Economic Performance and Moments of Political Transition in East and Southeast Asia
40 Pages Posted: 18 Apr 2011
Date Written: April 15, 2011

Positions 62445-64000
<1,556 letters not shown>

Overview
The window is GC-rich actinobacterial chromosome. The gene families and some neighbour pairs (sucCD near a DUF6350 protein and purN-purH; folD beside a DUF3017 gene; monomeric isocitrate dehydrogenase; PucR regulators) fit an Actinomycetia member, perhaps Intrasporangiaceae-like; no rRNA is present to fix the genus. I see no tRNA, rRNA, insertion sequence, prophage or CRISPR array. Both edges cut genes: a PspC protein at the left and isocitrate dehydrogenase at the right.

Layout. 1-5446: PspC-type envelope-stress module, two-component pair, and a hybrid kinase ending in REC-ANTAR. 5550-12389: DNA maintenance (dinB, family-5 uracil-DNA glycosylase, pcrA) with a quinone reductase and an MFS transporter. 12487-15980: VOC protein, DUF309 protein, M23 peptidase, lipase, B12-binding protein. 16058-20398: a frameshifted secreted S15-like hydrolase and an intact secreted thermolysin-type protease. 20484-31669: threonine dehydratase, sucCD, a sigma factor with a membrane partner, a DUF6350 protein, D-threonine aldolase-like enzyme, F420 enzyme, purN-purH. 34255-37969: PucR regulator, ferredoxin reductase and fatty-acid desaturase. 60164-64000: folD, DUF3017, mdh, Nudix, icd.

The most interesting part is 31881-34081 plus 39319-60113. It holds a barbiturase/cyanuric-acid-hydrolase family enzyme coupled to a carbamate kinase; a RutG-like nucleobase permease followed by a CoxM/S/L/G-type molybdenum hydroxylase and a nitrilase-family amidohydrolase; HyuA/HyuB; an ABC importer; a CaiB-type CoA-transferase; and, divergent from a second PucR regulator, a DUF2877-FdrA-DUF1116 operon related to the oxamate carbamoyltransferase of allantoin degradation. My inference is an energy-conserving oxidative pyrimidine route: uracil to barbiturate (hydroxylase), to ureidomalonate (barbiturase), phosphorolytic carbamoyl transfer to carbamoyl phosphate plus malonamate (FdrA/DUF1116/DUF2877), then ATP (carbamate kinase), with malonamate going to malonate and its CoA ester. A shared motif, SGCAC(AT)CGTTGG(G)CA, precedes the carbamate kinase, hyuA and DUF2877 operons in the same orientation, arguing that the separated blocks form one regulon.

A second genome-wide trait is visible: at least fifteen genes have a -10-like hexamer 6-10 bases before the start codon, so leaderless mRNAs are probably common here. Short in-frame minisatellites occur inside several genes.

How are economic conditions related to moments of political transition? This paper considers that transitions comprise changes not suitably categorized as discrete events, so that scholarship benefits from weighing the process and how economic conditions affect actors’ credibility and strategies through that. We provide a model that shows that the government has the highest incentive to accommodate citizens’ demands during times when economic performance is weak because citizens’ threats to bring about political change are credible. This conclusion is evaluated systematically with data from South Korea, Thailand, Taiwan, the Philippines, and Indonesia, that is, the East and Southeast Asian nations that have spurred debate on the relation of the economy to democratization. The statistical results corroborate the model’s predictions to showcase three contributions in this study: First, the paper provides a model that predicts moments of transition as occurring during weak economic conditions. Second, the model’s conclusions are tested with summary and component measures of political change to show that the findings are robust. Third, the model and results underscore the utility of studying democratization as a process where actors’ credible and strategically interact.
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